Citizens request personal or general records for various reasons. To build an efficient process, it was important to segment and group these end users. By far the biggest user group is applicants themselves, of whom around 40% are people requesting access to their personal records, while others include journalists requesting general records to report on government decisions. Other segments include the ministry coordinators responsible for responding to FOI requests and analysts responsible for redacting records for compliance with FIPPA.

Building a user-centered design

One of the biggest benefits of low-code development, especially when combined with an open-source licensing model, is standardization. By relying primarily on predefined building blocks based on industry-standard models like Business Process Model and Notation (BPMN), which uses standard business language for building workflows, the team could build user-centered apps with ease. These building blocks present proven user-friendly features and functions that align with specific needs and usability tests. During the research phase, the team conducted over 120 research sessions with users of the new service.

Empowering agile delivery

Agile delivery is about reducing software development times, while at the same time reducing risk, enhancing flexibility, and ultimately, delivering higher-quality products. Low code is a solid fit for agile delivery, as it facilitates continuous feedback loops and continuous improvement. To achieve this, Loren’s team uses the SCRUM framework with two-week Sprints, which start with the team committing to specific development goals. At the end of each Sprint, the team demonstrates what they’ve built to stakeholders at the Sprint Demo. Finally, once they have a working product that meets all requirements, it’s deployed and reviewed in a retrospective Sprint, the conclusions of which will inform future development and updates.  

Measuring success

In the early days of software development, success was largely measured by feature delivery. Today, given the greatly increased emphasis on user-centered design, measuring success is all about measuring business value. Low-code development solutions like use data-driven analytics to track the metrics that really matter. For Loren, the key success metrics included the reduction of FOI request processing times, an increase in on-time percentages, and a decrease in average processing days for said requests.

Key technical considerations for modernizing FOI workflows

The basic technical building blocks of the FOI process involve three primary user groups and three main workflow stages. Firstly, an FOI request is made by an applicant, such as a general citizen, law firm, media company, or other business entity. Secondly, the request goes through the management and line-of-business application. Thirdly, the data collected from the process is fed into the FOI data warehouse for reporting and analytics. Analysts, along with various ministry and division-level coordinators, are involved with the latter two stages.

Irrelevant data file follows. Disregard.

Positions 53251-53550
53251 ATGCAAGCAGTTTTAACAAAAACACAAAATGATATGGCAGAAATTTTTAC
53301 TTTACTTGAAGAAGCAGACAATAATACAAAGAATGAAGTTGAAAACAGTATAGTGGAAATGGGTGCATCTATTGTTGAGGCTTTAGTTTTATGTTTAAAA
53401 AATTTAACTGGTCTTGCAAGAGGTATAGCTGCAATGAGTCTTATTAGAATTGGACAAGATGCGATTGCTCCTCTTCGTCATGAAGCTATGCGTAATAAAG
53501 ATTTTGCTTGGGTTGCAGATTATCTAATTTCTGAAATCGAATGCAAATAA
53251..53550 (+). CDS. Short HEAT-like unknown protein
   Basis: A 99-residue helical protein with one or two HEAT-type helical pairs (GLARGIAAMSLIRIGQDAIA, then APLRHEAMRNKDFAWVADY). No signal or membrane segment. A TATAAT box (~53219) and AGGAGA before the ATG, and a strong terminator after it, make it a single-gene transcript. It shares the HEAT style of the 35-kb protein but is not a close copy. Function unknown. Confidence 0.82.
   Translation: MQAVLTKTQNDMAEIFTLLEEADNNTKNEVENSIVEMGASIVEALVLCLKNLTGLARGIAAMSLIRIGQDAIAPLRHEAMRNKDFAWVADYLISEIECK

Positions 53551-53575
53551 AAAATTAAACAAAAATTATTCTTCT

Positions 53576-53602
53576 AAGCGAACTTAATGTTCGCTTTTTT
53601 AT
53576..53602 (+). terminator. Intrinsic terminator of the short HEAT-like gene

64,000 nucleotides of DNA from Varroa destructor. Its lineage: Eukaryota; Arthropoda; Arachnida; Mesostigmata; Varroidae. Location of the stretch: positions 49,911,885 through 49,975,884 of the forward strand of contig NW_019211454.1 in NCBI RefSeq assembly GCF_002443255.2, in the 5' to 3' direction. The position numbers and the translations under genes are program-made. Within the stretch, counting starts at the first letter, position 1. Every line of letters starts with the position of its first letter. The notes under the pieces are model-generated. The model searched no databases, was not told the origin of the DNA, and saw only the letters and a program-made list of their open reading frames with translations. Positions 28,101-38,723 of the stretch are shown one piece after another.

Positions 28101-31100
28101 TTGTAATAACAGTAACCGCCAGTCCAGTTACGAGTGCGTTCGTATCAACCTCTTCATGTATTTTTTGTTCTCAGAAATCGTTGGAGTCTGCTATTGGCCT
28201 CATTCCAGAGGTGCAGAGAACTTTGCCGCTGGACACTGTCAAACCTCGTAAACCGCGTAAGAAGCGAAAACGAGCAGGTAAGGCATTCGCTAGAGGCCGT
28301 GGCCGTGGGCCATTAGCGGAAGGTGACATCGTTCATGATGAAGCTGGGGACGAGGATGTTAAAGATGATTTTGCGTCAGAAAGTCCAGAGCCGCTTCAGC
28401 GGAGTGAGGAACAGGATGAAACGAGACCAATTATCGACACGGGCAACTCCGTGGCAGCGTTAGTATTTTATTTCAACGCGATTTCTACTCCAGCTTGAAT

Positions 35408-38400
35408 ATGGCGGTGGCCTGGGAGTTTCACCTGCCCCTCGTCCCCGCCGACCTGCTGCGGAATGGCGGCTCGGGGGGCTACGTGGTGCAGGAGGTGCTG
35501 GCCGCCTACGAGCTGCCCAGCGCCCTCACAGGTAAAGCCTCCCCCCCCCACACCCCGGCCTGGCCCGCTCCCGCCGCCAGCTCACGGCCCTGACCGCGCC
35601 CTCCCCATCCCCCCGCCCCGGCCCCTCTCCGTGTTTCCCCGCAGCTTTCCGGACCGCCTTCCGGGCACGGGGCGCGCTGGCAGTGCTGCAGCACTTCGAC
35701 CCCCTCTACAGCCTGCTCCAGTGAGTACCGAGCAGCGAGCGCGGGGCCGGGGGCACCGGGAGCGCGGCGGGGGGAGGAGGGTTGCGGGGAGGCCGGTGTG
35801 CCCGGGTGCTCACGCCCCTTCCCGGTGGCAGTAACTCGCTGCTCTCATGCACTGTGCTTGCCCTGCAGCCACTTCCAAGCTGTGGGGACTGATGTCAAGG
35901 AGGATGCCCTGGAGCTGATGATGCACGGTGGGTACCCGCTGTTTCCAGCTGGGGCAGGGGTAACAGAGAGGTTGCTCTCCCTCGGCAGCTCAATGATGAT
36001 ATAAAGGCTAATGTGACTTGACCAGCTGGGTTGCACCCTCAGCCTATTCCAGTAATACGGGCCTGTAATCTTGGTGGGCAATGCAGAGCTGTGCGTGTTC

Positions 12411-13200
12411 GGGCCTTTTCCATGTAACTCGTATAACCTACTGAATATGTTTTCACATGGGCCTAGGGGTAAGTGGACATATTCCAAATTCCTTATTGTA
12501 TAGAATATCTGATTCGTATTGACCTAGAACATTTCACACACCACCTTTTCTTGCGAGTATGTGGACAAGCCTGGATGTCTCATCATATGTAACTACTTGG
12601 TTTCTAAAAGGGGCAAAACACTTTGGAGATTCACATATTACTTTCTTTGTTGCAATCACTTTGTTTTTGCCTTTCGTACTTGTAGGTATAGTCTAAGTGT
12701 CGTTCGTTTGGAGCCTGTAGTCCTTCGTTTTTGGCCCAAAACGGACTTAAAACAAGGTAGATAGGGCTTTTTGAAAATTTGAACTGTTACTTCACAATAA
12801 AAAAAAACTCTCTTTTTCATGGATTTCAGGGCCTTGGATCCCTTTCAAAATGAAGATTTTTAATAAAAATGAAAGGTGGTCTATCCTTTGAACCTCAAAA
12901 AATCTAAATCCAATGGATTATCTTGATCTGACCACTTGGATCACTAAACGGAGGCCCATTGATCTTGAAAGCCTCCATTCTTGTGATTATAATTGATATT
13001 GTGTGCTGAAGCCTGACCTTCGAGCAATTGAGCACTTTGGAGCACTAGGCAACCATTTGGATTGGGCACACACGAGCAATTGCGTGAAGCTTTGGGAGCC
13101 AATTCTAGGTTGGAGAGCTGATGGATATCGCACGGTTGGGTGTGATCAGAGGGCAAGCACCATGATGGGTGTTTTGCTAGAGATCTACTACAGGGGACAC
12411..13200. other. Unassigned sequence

There were several important technical decisions for digitally transforming this workflow:

  • Microservices architecture: Microservices allow for a far more flexible approach to the overall tech stack since it involves building apps from a collection of modules (i.e. services), rather than a monolithic architecture that can’t easily be updated or redeployed without reworking the entire tech stack.
  • Event-driven design: Low-code development typically uses event-driven designs, in which a series of immutable changes of state automatically lead to the next stage of a workflow. For example, in the FOI process, an event might be a request being made or a request being flagged for review due to it asking for access to regulated data.
  • Avoid coding where possible: Unlike no-code development, low-code gives teams the building blocks they need to implement and customize a wide range of features, while also allowing manual coding in more complex and less common use cases. This approach greatly reduces the need for manual development time and expertise.
  • Isolated line of business data: Data privacy and security are clearly vital for handling potentially sensitive data, so Loren and his team needed a way to isolate data in such a way that the risk of leaks would be minimal. An open-source approach to low-code development makes that easier by giving developers greater control over their data.

How helped create a fully custom solution has been instrumental in helping the government of BC to develop a modern, digitally transformed FOI process workflow. Loren’s team used to build a user-friendly, customized user experience for applicants requesting access to personal and general records. These requests were then fed into Camunda 7, a universal process orchestrator, to simplify FOI request management. Finally, data inherited from goes into the Redash business intelligence platform to support reporting and analytics.

Thanks to its compatibility with any OpenID-based system and microservices architecture, the platform made it quicker and easier for Loren and his team to create integrated forms and support decision-making workflows with the BPMN-compliant Camunda platform. The end result is a seamless and modern user experience that has already played a key role during the pandemic and will continue to help advance British Columbia’s e-government plans.

AOT Technologies is a pioneer in open-source low-code development. Our solutions allow for faster software development at lower costs, particularly for SaaS companies that are rapidly scaling up. Tell us about your project today to find out more.